Noah's Ark with life-size 'replica' theme park unveiled in Kentucky

A theme park in the US state of Kentucky has unveiled a 510-foot-long (155 metre-long) wooden model of Noah's Ark.

The ark was built by Christians who said they believe the biblical story was a historical event.

Critics have said the attraction should not have received tax incentives as it contradicts science education.
The ark is based on a biblical story of a man who received an apocalyptic warning from God about a massive flood.

Answers in Genesis, the ministry that built the ark, said the ship's dimensions are based on those described in the Bible.
The ark is also 85ft (26m) wide and 51ft (15m) high, according to the group.

The ark, which is about 40 miles (64km) south of Cincinnati, Ohio, in Williamstown, features displays of animals in cages as well as exhibits on the group's theories on the world's existence.

The group believes that God created everything, including dinosaurs, about 6,000 years ago.
Scientists have said the dinosaurs became extinct about 65m years before man appeared.
Ken Ham, president of Answers in Genesis, said the total cost of the ark is more than $100m (£77m).
The attraction has been at the centre of controversy in Kentucky, where it was awarded a tax incentive in 2014 worth up to $18m (about £14m).

The incentive allowed the park to recoup taxes on money made from visitors.
The tax break was then revoked after it was revealed that Answers in Genesis would only hire Christian staff members. However, the group sued and won.

Opponents of the theme park told the AP it is a violation of separation of church and state.
"Basically, this boat is a church raising scientifically illiterate children and lying to them about science," said Jim Helton, who lives about a half-hour from the ark.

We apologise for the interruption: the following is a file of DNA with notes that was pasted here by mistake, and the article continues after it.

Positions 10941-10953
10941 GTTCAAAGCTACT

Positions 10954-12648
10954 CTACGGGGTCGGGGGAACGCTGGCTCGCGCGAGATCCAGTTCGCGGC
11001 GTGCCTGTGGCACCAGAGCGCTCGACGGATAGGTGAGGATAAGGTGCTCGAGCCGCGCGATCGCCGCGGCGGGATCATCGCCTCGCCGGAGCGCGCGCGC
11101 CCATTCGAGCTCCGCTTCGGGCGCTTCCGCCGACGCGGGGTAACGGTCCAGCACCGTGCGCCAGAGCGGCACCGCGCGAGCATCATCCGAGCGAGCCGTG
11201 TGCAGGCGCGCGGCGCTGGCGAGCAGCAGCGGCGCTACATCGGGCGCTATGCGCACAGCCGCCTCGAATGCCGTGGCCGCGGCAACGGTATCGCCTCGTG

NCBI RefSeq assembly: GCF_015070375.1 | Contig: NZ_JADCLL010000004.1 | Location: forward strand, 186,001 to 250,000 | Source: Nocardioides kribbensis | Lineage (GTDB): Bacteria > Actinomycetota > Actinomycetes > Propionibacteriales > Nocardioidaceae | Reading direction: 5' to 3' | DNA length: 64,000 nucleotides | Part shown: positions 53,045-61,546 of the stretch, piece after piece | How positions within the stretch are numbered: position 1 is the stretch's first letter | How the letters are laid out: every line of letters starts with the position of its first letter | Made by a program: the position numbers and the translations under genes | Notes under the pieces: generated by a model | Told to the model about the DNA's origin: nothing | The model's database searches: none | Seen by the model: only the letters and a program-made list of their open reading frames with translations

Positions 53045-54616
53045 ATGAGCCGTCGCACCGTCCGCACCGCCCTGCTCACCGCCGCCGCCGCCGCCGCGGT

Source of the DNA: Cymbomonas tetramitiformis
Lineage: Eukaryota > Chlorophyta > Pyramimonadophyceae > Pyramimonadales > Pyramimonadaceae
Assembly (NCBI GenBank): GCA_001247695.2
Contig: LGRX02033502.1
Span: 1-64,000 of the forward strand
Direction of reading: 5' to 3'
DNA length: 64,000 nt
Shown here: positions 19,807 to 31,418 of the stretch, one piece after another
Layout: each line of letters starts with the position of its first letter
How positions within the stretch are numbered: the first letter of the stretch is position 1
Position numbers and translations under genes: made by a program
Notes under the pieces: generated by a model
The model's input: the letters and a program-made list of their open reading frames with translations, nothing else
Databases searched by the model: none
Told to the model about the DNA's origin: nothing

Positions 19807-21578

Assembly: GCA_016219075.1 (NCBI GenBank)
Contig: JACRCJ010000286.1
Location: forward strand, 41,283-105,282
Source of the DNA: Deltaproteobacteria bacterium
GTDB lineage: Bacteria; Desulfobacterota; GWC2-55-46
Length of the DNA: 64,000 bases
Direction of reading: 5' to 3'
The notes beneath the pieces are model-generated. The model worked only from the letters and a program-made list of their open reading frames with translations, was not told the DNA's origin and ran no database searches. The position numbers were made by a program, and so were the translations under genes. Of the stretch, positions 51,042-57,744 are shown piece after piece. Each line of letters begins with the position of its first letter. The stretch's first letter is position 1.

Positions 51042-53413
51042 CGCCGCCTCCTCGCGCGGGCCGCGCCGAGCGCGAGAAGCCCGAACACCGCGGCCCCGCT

One of the park's biggest critics is science advocate and former television personality Bill Nye "the Science Guy".

Nye debated Mr Ham on evolution in 2014, attracting millions of viewers online.
The video of the debate posted on YouTube by Answers in Genesis has more than five million views.

Following the debate, Mr Ham announced that a bond offering from Williamstown had raised $62m (about £48m) for the project, allowing the group to break ground on the site a few months later.
Answers in Genesis estimates that the theme park, which debuted to the public on Thursday, will draw about two million visitors in its first year.

Amid anger at 'scientifically preposterous' museum 

For Dr Jeanson is one of the advisers of Ark Encounter – billed as “a life-sized Noah’s Ark.” The 510-ft long boat and its surrounding attractions, unveiled in Kentucky on Thursday, has sparked a wave of protests, but he insisted that, far from being an outrage, the theme park was a gift to humanity.

“This is not anti-science,” he said, speaking to The Telegraph on the eve of the theme park’s opening. “I would say we embrace all science.

“We are just teaching people to think differently.”

Indeed, he admits that his thinking is radically different to that of many of his Harvard peers.

He and his Creationist colleagues believe that the Bible is a book of historic record. They argue that Genesis tells a factual story explaining that the Earth is only a few thousand years old, that man and dinosaur co-existed, and that Noah built an ark to save animals from a flood.

Evolution, he believes, is a myth: Darwin’s work has been misinterpreted.

The movement, known as young earth creationism, emerged only about 60 years ago, and has remained a marginal creed within Christianity. Even many Bible-believers and evangelicals accept the science showing that the universe is billions of years old — some reasoning that each of the six “days” of creation in the Book of Genesis may have lasted millions of years, not 24 hours.

Dr Krupa said the theme park was intended to “advance ignorance,” and described the museum’s opening as a “very, very sad” day for the nation.

“That Ken Ham is trying to ignore vast evidence to the contrary and convince people the world is 6,000 years old is an embarrassment to Kentucky, the US, and to Christianity,” he told The Telegraph.

source : , BBC,

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